That way I was able to get new followers and acquire new people towards my brand. I posted content that goes beyond my own pages and extends to their followers, providing something that has value. That may apply to 5% of my followers and they actually retweet it, but they are extending that value to their own follower base.
“It’s the numbers game, the more tweets that you post that resonate beyond your own followers will give you the ability to attract new ones. I don’t have to be myself to manage those pages and own those properties, I have to be whatever the personality is needed to be behind that page.”
Evolving beyond The Notebook, Hampton added other accounts, each catering for a specific niche industry. Currently, he manages a skincare Twitter page, personal fitness (and nutrition) pages, owns accounts that focus on the household and also fashion and style, a Mom Blog and numerous other accounts that fall into the entertainment category.
While he owns most of the digital properties, Hampton doesn’t maintain them all. The popular Twitter accounts are managed by a trained professional, directly employed to dispense advice and information appropriate to each industry and that person’s expertise.
It’s the same for The Notebook (or Notebook of Love as it is known now).
“I had the idea to start the page and told my fiancée, she is the face of The Notebook,” Hampton emphasizes. “I operate the logistics, but she is the one who digs into what needs to go onto the page from a woman’s perspective. She is the voice of the tweets when they go out and I handle the business and marketing side of the page.”
“I own a skincare website, but I don’t want people thinking skincare content is coming from me. I don’t want to mislead people,” he adds.
By creating, maintaining and interacting with followers, Hampton’s network of Twitter accounts demonstrate that if it is done right, simple quotes can be retweeted hundreds — if not thousands — of times, something that the “Social Media guru” can only dream about, even if he/she has a similar number of followers.
“When people follow you on Twitter, they follow you for your content but there is a specific subset of people that say: ‘I want followers, so if you follow me, I will follow you and I don’t care what you are posting.’ In the early days, those that understood Twitter a little more than everybody else caught on and realised that they could get 100,000 followers by following 100,000 people.
“This led to people thinking that because they managed to get 100,000 to follow their page, they must know what they are doing. They would then go and edit their profile and add ‘Social media guru’ to it, and for a very high percentage of them, their content isn’t even engaging – they may send out a tweet and get one response.
“There will be instances where I post a piece of information and I get 400 retweets of a simple quote or I ask a question and receive 30-40 responses. I’m in the business of boosting engagement, and if people are engaged, they follow because they like it. This has allowed me to build accounts with more than a million followers, I’m not just following people and having them follow me back and calling myself an expert.”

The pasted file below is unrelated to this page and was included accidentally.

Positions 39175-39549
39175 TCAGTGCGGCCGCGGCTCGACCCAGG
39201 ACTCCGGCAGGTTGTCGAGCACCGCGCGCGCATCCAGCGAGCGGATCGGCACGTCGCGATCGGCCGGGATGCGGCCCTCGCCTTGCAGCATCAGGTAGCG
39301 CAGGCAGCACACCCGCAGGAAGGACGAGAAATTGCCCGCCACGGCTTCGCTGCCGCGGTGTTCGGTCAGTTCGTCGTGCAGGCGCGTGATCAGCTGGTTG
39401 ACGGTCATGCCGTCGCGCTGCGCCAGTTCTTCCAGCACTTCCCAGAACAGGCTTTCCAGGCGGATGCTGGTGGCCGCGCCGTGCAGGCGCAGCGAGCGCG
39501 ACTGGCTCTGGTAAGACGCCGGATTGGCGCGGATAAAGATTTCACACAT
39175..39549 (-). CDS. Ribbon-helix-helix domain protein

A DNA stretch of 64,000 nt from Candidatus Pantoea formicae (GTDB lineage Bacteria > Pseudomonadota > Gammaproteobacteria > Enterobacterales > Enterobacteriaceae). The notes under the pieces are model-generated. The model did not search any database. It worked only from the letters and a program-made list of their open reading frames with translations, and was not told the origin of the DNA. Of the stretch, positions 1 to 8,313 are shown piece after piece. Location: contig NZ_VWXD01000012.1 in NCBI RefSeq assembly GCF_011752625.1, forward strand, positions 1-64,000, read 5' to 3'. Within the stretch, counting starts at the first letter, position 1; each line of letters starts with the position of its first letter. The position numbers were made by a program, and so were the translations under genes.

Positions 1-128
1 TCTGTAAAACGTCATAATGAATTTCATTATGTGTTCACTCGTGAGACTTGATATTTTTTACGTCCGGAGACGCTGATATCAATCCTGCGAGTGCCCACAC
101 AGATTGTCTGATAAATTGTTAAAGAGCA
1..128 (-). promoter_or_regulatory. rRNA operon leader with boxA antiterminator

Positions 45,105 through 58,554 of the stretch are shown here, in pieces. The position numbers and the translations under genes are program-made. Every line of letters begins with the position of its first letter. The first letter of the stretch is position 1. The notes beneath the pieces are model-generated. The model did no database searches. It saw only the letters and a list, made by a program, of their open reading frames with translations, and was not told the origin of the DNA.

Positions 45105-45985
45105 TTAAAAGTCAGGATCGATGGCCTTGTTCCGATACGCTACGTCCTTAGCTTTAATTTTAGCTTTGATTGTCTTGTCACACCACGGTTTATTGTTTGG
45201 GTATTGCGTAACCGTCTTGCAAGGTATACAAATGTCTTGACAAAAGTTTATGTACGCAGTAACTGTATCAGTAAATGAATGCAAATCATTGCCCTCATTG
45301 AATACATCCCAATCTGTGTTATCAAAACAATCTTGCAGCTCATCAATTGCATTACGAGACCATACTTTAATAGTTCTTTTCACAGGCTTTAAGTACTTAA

“Right now we are in the process of expanding outside of social media,” Hampton tells me. “For example, we are building a fitness website, one for The Notebook, our skincare and fashion pages and our beauty one just went up.”
Many media companies may focus strictly on building a website and then connecting social media accounts to it, Hampton believes his network can turn that idea on its head.
“Twitter essentially is blogging, but it’s microblogging. A lot of people don’t want to read a four page article any more, they want to read 140 characters and have all of the information tied into that. If a tweet includes a link, they can get a longer one, two or three paragraph version, and that’s what people are after nowadays.
“People are now so easily distracted, which is why around 70 percent of people are reading updates on their phone.
“We are doing it backwards, building it via first-person content on Twitter so we can then offer people a longer version and direct them to something with a little bit more detail. It will be an additional revenue source for us, because we don’t do this for free. It means we can attract advertisers that correlate with the industry we are covering, so if we write a fitness article, we match fitness-related advertisers for readers.”
Which brings us on to the subject of monetization. How lucrative can running Twitter accounts be?
“Very lucrative. It’s my full-time income,” Hampton tells me. “My entire earnings from social media are in-stream advertising, where we publish content in the Twitter stream via a priced tweet or on a performance basis where advertisers pay for the number of visitors we send them.”
As a relatively uncharted industry (some startups, like Adly, have attempted to harness the power of Twitter advertising by creating their own ad services that run in-stream ads) but for the most part, it’s Twitter that makes most of the big money, pushing its own Promoted Account, Promoted Tweet and Promoted Trend services.